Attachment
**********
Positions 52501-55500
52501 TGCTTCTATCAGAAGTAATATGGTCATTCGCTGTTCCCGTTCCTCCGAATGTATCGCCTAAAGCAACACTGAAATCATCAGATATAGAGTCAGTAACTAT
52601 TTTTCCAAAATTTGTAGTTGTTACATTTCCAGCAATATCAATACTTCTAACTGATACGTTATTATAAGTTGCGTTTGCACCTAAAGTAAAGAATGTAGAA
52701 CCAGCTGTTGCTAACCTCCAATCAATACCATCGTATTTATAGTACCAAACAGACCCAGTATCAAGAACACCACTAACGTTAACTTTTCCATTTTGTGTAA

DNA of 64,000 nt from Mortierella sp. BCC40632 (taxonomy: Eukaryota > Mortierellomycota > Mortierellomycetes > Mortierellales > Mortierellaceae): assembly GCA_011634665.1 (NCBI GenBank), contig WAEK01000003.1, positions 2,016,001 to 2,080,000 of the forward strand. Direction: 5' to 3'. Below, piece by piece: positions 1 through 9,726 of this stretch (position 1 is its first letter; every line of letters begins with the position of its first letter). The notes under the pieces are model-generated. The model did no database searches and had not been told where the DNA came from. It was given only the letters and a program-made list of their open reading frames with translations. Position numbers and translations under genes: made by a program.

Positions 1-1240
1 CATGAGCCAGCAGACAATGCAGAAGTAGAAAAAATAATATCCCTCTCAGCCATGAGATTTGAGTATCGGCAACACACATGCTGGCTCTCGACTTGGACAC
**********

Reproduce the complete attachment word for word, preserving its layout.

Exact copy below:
Positions 52501-55500
52501 TGCTTCTATCAGAAGTAATATGGTCATTCGCTGTTCCCGTTCCTCCGAATGTATCGCCTAAAGCAACACTGAAATCATCAGATATAGAGTCAGTAACTAT
52601 TTTTCCAAAATTTGTAGTTGTTACATTTCCAGCAATATCAATACTTCTAACTGATACGTTATTATAAGTTGCGTTTGCACCTAAAGTAAAGAATGTAGAA
52701 CCAGCTGTTGCTAACCTCCAATCAATACCATCGTATTTATAGTACCAAACAGACCCAGTATCAAGAACACCACTAACGTTAACTTTTCCATTTTGTGTAA

DNA of 64,000 nt from Mortierella sp. BCC40632 (taxonomy: Eukaryota > Mortierellomycota > Mortierellomycetes > Mortierellales > Mortierellaceae): assembly GCA_011634665.1 (NCBI GenBank), contig WAEK01000003.1, positions 2,016,001 to 2,080,000 of the forward strand. Direction: 5' to 3'. Below, piece by piece: positions 1 through 9,726 of this stretch (position 1 is its first letter; every line of letters begins with the position of its first letter). The notes under the pieces are model-generated. The model did no database searches and had not been told where the DNA came from. It was given only the letters and a program-made list of their open reading frames with translations. Position numbers and translations under genes: made by a program.

Positions 1-1240
1 CATGAGCCAGCAGACAATGCAGAAGTAGAAAAAATAATATCCCTCTCAGCCATGAGATTTGAGTATCGGCAACACACATGCTGGCTCTCGACTTGGACAC